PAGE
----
Sunday 26 May 2013

Long Live the King(s)

I'd been watching wrestling for about six months when I was first introduced to the King of the Ring concept. It was a sixteen person tournament (the number of participants varied each year depending on the strength of the roster) that pitted various mid-carders against one another in a series of matches. There was no overriding point to the series beyond signalling a push, which obviously wasn't the on-screen reason given but it amounted to the same thing. It was an unwritten rule by the late nineties that headliners were above King of the Ring.

That year the tournament was won by 'Bad Ass' Billy Gunn. He was not a shining example of what winning King of the Ring could do for a performer. Kurt Angle's win in 2000 was a better use of the gimmick, as were the victories of Edge and Brock Lesnar after that.

While there's not really anything for the wrestlers to win with King of the Ring besides a bragging right it was still a very useful idea and annual event. It would be slightly overdramatizing things to say that winning the tourney launched the careers of 'Stone Cold' Steve Austin, Triple H and Bret Hart but it did play an important part in each man's rise up the card. The same is true for Angle, Edge and Lesnar. Winning King of the Ring was a sign that each man was above their mid-card peers and destined for better things.

When WWE retired the tournament both as a pay-per-view and an annual occurrence in 2003 a lot of people thought it was a poor decision. While not everyone selected to make it to the finals and win had become a player for the group (joining 'Mr Ass' on that list are Mabel and Ken Shamrock) there were more successes than failures. It was a useful tool for raising wrestlers' profiles and WWE casually cancelled it, preferring instead to push their solo brand PPVs.
Yeah, this actually happened
The tournament made a low key return in 2006 as a tournament exclusively open to SmackDown wrestlers. It was won by Booker T, who changed his ring name to King Booker and became the brand’s top heel. It would become one of the best runs of his WWE career and was a perfect example of how the tournament could be used to build a new character (even if it did ignore the unwritten rule that only mid-carders got to win King of the Ring).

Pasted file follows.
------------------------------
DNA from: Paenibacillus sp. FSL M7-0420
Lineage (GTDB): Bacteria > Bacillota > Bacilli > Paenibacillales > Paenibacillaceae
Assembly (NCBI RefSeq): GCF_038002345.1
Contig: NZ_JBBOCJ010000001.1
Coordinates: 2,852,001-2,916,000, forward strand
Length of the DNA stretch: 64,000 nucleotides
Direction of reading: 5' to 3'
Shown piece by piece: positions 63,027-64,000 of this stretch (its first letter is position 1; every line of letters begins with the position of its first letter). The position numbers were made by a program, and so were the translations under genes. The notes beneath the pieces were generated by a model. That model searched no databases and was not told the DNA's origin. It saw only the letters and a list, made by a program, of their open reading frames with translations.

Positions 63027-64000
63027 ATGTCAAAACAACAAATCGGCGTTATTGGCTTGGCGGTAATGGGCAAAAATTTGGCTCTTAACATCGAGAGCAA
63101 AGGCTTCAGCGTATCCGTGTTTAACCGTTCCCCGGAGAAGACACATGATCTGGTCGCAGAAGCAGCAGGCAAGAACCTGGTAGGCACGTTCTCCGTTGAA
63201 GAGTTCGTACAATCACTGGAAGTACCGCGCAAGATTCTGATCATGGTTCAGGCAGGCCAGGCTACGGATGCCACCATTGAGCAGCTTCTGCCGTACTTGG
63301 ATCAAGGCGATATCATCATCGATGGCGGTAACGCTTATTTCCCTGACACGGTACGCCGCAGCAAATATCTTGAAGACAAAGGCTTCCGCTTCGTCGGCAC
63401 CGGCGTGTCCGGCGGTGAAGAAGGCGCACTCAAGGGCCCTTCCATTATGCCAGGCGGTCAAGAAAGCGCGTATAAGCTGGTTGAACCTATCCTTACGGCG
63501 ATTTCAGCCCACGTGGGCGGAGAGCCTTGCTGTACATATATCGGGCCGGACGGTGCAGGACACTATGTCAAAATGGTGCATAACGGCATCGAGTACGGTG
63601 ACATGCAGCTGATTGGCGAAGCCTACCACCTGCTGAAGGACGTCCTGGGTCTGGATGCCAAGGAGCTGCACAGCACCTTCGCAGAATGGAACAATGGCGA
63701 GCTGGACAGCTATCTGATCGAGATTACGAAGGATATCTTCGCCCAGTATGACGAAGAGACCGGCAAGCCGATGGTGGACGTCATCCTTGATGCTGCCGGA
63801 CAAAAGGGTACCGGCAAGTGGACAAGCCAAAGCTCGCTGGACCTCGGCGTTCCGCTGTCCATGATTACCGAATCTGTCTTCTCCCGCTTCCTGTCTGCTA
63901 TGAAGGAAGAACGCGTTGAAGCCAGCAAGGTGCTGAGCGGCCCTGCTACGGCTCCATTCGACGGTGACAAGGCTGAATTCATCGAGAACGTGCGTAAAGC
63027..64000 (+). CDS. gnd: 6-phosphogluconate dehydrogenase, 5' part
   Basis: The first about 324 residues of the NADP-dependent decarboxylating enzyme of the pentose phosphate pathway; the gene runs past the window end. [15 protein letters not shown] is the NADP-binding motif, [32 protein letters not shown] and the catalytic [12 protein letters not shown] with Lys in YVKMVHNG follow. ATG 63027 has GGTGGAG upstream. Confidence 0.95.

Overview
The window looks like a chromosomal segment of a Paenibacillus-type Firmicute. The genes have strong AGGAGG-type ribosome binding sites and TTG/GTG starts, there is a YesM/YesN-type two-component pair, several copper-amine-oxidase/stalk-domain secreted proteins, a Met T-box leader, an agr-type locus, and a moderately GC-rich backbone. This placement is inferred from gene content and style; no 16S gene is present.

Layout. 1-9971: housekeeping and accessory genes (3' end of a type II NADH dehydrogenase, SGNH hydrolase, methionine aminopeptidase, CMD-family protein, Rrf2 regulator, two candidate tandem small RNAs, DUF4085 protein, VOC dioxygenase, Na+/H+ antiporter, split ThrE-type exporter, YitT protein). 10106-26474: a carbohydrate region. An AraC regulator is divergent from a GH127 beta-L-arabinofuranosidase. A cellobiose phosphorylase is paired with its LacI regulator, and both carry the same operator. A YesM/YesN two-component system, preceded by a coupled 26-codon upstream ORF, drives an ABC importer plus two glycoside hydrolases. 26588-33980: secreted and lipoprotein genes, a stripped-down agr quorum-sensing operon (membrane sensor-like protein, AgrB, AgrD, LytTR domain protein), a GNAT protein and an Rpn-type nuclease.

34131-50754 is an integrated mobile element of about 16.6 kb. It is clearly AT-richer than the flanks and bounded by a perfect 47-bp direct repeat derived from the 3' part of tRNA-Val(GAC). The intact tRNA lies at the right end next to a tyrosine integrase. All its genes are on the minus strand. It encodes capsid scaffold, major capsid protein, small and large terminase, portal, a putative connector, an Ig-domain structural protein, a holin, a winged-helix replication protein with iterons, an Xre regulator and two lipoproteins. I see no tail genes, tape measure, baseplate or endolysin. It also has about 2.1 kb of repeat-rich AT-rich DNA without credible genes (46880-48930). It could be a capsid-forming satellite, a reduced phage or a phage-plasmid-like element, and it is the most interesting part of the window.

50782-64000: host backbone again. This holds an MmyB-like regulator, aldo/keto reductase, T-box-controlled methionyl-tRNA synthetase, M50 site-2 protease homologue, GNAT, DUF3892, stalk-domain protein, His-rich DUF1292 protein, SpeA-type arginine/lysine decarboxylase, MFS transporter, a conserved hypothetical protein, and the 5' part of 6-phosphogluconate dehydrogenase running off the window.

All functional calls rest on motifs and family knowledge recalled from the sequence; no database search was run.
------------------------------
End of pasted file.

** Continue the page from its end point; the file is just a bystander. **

The gimmick returned on the April 21st 2008 episode of RAW. The finals came down to CM Punk and William Regal. They had a very good outing which ended with a surprising win for Regal. It failed to spark a career renaissance for the Brit. Two years later the gimmick was dusted off again, this time to give Sheamus a boost. That resulted in his bizarre run as King Sheamus that saw him dressing like Loki from The Avengers.
And so did this
The last time we saw a King of the Ring show was then. I think the event is due a proper, regular comeback. It's the ideal tool for launching new careers because it creates so many booking options. Anyone winning would be signalled as someone due for a shove up the ranks but even non-finalists could be elevated by a surprise win in preliminary rounds.

There are plenty of ways to utilise the tournament format. It could provide a solid month’s worth of programming for RAW. That shouldn’t be dismissed as the show is currently pretty aimless. You could have a heel dominate all the ay to the finals, only to be upset by a plucky, young babyface. It’s the sort of thing WWE were going for earlier in the year with Bo Dallas before they lost interest in him.

It could be used to start rivalries too. There would obviously be a favourite in every match, and it would be very simple to book one guy to score a surprise win over another. The problem of there being no actual point to the event could easily be remedied by granting the inner a title shot at SummerSlam. It could even replace Money in the Bank, of WWE were feeling daring.

The tournament would be something fresh for WWE programming and could be used to spark some new stories. That alone makes it worth considering.

Considering the size of the roster there's never been a better time to resurrect King of the Ring. The promotion needs to make new stars as well as flesh out TV with interesting and talented characters who aren't necessarily in the main event. They need something that can highlight multiple wrestlers at once and create some surprises that aren't just booked for the sake of being surprising. The King of the Ring is, as it always has been, the perfect tool for the job.

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